• Articles have high impact based on citations and downloads
    • h-index 56 (Google Scholar, GS)
    • >10,500 citations (GS)
    • >108,000 downloads  of articles from Research Commons, University of Waikato
    • 26 papers cited >100 times (three cited >500 times)
  • Published a comprehensive text "The Soils of Aotearoa New Zealand" (332 pp) with Drs Allan Hewitt and Megan Balks in February 2021 (published by Springer, Cham, Switzerland), the first such text for more than 30 years in New Zealand. Part of Springer's World Soils Book Series:\
  • Co-authored the first formal tephra characterisation database ("TephraNZ") for New Zealand based on analyses of rhyolitic glass shards from 23 proximal and 27 distal tephra samples that characterise 45 eruptive episodes since Ma (2021)
  • Co-authored a substantial review of tephrochronology in Aotearoa New Zealand (for a special issue on 'Volcanism in New Zealand' for forthcoming international volcanology conference in New Zealand planned for Jan-Feb 2023), 2021
  • Elected a Life Member of the New Zealand Society of Soil Science, December 2020
  • Co-editor of “Tephrochronology as a global geoscientific research tool”, Journal of Quaternary Science 35 (1/2), 1-379, 2020
  • On the editorial boards of six international journals, some since mid-2000s: Journal of Quaternary Science, Quaternary Geochronology, Quaternary International, Quaternary (Lowe has provided the editor with pre-peer-review approval since 2021), Frontiers in Earth Science (Volcanology), and Journal of New Zealand and Pacific Studies
  • Awarded Earthquake Commission (EQC) funding for project “Paleoseismology of the newly discovered Te Puninga Fault, Hauraki Plains”, 2019 (BIG-012-2020) (AI)
  • Awarded (i) MBIE Endeavour Fund (Smart Ideas) (UOWX1903) (as principal investigator, PI) and (ii) Te Pūtea Rangahau a Marsden Grant (UOW1902) funding (as principal investigator) for complementary projects "Evaluating earthquake risk using liquefied ash-layers in lakes’’ and "Earth-shaking insight from liquefied volcanic-ash layers in lakes: using geotechnical experiments, CT-scanned lake sediment cores, and tephrochronology to map and date prehistoric earthquakes", respectively, relating to newly-discovered hidden faults in the Hamilton lowlands, 2019/2020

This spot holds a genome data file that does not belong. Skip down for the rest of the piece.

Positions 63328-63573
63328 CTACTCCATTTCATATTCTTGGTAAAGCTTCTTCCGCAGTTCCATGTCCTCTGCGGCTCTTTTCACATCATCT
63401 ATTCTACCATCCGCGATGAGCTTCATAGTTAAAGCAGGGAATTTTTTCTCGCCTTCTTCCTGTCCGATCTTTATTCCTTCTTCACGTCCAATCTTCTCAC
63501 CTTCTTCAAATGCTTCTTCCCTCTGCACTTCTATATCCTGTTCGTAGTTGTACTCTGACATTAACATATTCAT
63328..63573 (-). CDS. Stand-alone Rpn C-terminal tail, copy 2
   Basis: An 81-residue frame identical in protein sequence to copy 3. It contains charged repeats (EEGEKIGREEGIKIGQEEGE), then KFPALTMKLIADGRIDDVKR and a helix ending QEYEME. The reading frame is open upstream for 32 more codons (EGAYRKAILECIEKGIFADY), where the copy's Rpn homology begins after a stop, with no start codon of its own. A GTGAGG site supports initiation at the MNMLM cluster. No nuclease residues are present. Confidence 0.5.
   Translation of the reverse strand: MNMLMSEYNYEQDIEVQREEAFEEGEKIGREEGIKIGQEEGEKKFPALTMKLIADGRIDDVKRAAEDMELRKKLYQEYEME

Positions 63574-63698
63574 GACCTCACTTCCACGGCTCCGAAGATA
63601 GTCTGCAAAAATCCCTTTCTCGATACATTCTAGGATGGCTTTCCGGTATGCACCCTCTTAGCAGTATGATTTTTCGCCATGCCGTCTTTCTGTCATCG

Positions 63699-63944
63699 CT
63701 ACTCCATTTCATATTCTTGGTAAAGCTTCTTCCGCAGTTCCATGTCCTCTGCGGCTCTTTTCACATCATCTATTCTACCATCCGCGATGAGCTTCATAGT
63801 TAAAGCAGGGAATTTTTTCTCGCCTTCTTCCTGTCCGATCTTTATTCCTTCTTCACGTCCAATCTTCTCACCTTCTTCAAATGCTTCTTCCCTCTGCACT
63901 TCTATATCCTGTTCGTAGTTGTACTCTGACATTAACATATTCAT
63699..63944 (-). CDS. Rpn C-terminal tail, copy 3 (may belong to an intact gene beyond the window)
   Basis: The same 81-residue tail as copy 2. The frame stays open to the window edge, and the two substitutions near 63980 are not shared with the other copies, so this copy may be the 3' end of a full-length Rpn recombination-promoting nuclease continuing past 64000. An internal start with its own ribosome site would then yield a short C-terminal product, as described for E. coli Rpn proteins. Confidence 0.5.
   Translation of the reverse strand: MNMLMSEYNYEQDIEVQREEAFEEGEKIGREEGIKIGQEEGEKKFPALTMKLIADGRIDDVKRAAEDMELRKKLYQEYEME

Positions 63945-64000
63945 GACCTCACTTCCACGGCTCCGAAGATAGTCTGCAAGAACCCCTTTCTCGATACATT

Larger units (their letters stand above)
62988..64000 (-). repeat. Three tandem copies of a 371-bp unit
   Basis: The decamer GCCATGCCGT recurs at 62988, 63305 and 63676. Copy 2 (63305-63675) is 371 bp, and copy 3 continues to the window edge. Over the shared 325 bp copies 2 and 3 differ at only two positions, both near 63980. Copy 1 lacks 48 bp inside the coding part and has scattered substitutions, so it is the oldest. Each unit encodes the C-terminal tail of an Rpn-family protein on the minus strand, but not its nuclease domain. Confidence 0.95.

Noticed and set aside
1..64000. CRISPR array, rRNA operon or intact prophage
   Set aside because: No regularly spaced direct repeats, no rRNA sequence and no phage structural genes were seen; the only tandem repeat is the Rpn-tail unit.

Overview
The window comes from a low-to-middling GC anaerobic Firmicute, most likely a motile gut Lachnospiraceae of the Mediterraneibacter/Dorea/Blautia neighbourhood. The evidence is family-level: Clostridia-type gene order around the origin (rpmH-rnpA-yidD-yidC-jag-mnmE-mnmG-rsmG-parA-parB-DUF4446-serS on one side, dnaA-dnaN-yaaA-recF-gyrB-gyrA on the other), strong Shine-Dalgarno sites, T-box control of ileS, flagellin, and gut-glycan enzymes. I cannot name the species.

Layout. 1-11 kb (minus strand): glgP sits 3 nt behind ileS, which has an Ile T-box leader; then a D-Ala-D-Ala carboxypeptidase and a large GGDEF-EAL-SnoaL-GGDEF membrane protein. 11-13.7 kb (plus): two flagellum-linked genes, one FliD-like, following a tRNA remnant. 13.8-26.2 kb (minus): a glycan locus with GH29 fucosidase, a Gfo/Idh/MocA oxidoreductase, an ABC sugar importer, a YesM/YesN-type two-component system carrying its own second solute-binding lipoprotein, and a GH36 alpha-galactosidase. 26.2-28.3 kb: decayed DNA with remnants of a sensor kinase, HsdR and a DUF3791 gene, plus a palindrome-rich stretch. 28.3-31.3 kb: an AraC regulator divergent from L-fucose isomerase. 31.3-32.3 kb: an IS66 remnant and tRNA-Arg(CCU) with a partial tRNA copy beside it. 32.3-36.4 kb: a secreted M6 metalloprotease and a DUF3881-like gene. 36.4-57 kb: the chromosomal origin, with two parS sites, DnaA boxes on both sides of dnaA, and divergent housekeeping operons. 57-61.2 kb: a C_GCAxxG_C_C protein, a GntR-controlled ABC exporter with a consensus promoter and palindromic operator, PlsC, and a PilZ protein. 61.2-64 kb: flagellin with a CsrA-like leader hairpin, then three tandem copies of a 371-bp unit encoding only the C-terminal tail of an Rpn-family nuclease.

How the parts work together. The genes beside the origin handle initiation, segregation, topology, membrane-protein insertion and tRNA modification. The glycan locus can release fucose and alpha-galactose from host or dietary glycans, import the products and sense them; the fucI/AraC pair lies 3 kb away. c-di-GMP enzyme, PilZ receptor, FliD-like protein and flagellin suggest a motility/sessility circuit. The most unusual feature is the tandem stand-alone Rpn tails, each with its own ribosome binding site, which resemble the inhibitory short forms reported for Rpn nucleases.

• Received University of Waikato Excellence in Research award, 2019
  • Ranked in top 1% most influential scientists worldwide based on six measures of impact, both long-term and in 2018 (Ioannidis, J.P.A., Baas, J., Klavans, R., Boyack, K.W. 2019. A standardized citation metrics author database annotated for scientific field. PLOS Biology 17(8): e3000384.
  • Ranked 9th in New Zealand and 1563rd in world rankings by in the field of Earth sciences for 2022 - based on H-index data from Microsoft Academic (2021) that include only prominent scientists with an H-index of at least 30 for scientific papers published in Earth sciences
  • Elected an Honorary Life Member of the International Focus Group on Tephrochronology and Volcanism (INTAV), 2018
  • Co-editor of “Advancing tephrochronology as a global dating tool: applications in volcanology, archaeology, and palaeoclimatic research”, Quaternary Geochronology 40, 1-145, 2017
  • Awarded Earthquake Commission (EQC) (15/U713) funding (as principal investigator) for project “Hidden tephras in Waikato lakes and peats”, 2016
  • Appointed member of "Research Center for Hazard Mitigation in Volcanic Islands and Urban Areas", Tokyo Metropolitan University, Japan, 2016-2022, 2022-2025
  • Editor of Chapter 11 “Climate Swings and Roundabouts” of award-winning text “A Continent on the Move: New Zealand geoscience revealed, 2nd edition”, published by the Geoscience Society of New Zealand with GNS Science, and a member of the Revision Committee (Geoscience Society of NZ)for the 2nd edition, 2015
  • Elected an Honorary Life Fellow of the International Union for Quaternary Research (INQUA), 2015 for “prominent internationally recognized Quaternary scientists” and for “meritorious service to Quaternary science and active in INQUA” (only 4th New Zealand scientist to be elected a fellow)
  • Co-editor of “Enhancing tephrochronology and its application (INTREPID project): Hiroshi Machida commemorative volume”, Quaternary International 246, 1-395, 2011
  • Awarded McKay Hammer Award of the Geoscience Society of New Zealand, 2011, for "most meritorious papers in geology in NZ in previous 3 years"; two papers form the basis of the award: (i) Lowe 2011 Quat Geochron, 659 citations Google Scholar; (ii) Lowe et al. 2008 Quat Sci Rev, 259 citations Google Scholar
  • Awarded "Editor's Citation of Excellence for Associate Editors", Soil Science Society of America Journal, 2011
  • Elected Fellow of Royal Society of New Zealand (FRSNZ), 2010
  • Awarded Marsden Fund grant (as principal investigator) for 3-year project "New views from old soils" on ancient DNA and carbon sequestration in buried volcanic-ash soils and paleosols in the North Island, 2010 (10-UOW-056)